WORKS: Italian arias for bass from Agrippina, Orlando, Siroe, re di Persia, Rodelinda, Ariodante etc
PERFORMER: Ildebrando D’Arcangelo (bass-baritone), Francesco Lora, Federico Maria Sardelli, Francesco Massimi; Modo Antiquo/Federico Maria Sardelli
CATALOGUE NO: 477 8361
Though their characters are invariably secondary to the overall scheme, basses feature in all of Handel’s operas, with singers in the original productions like Antonio Montagnana, Giuseppe Maria Boschi and Gustavus Waltz regularly taking the role of a general, a king or a father, and being duly allotted an aria or two.
Ildebrando D’Arcangelo quite properly describes himself as a bass-baritone, a designation that would have meant little in Handel’s time, before the baritone voice itself was separately defined. But the main drawback to his vocalism is that his voice hits some weak spots at the bottom of the range, and occasionally at the top, though his middle range is excellent.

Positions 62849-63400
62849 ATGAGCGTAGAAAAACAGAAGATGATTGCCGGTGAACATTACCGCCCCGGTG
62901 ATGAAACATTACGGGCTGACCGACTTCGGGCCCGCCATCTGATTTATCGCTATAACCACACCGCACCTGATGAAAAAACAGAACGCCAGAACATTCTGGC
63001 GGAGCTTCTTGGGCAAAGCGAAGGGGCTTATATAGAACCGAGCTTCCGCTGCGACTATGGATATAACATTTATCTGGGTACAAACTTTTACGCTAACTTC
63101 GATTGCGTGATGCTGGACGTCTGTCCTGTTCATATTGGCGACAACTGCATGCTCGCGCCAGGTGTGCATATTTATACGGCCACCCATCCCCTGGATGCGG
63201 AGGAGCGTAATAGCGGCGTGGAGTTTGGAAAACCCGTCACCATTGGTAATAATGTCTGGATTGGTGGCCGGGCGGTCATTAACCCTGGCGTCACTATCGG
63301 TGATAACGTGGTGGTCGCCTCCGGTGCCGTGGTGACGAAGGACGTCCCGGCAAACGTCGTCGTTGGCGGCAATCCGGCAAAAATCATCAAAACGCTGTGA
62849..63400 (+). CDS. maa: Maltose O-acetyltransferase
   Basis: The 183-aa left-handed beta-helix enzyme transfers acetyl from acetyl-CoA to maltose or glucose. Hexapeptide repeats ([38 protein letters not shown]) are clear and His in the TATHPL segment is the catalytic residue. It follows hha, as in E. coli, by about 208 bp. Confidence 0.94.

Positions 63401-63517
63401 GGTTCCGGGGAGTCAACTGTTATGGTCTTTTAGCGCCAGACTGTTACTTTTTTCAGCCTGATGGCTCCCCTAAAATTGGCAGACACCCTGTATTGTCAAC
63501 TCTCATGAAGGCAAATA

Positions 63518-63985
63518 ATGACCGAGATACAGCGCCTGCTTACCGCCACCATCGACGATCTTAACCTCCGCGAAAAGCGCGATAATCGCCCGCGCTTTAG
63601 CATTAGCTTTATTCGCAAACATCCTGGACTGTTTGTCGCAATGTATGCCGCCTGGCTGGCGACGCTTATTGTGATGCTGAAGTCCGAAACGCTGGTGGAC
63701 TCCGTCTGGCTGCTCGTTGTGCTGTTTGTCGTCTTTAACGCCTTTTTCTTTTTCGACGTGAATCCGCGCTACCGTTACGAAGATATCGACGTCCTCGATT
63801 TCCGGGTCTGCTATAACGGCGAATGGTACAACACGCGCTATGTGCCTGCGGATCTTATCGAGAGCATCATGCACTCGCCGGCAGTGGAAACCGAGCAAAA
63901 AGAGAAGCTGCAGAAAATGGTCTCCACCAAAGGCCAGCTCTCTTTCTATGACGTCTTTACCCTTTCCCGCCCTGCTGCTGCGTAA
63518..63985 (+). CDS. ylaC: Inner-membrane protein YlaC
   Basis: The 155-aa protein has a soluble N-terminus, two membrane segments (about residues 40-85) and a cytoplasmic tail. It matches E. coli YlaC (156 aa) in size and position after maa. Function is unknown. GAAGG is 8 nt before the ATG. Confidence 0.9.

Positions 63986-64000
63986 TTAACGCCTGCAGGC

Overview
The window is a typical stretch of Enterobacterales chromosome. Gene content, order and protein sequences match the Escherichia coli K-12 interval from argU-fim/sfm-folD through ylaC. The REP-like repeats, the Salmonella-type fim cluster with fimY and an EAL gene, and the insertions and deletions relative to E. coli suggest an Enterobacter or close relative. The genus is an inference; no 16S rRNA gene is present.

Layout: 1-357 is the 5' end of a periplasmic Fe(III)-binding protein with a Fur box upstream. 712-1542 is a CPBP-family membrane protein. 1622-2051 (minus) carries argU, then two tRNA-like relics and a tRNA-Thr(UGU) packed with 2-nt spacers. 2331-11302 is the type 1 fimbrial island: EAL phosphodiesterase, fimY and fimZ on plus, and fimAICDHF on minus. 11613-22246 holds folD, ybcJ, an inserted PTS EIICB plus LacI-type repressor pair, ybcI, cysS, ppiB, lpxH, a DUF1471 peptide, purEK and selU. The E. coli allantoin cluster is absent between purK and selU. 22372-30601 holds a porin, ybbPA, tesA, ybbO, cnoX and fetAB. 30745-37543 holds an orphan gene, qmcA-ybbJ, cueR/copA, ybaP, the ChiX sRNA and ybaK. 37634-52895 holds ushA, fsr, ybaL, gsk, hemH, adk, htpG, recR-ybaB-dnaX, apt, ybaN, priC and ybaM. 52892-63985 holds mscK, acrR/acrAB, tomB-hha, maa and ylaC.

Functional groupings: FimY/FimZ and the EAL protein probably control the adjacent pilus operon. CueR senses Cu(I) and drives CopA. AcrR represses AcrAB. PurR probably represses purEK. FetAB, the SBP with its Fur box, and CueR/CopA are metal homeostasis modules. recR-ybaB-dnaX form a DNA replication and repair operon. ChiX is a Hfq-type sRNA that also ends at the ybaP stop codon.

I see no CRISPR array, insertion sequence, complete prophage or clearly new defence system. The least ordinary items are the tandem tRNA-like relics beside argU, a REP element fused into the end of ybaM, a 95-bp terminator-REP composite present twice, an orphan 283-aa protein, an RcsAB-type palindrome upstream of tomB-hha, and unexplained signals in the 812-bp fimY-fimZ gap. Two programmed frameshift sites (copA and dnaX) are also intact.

Handel tailored his arias around each individual singer, and some of them clearly had extraordinary ranges – well over two octaves in Montagnana’s case. D’Arcangelo is not the first lower-voiced singer to borrow ‘Ombra mai fù’ from Serse – Enrico Caruso recorded it back in 1920 – but its original exponent, the alto castrato Caffarelli, was clearly not a bass.
D’Arcangelo articulates rapid-fire coloratura efficiently throughout, though his use of aspirates involves a certain amount of huffing and puffing. The accompaniments are cleanly delivered by the period-instrument band and the sound warm and clear. George Hall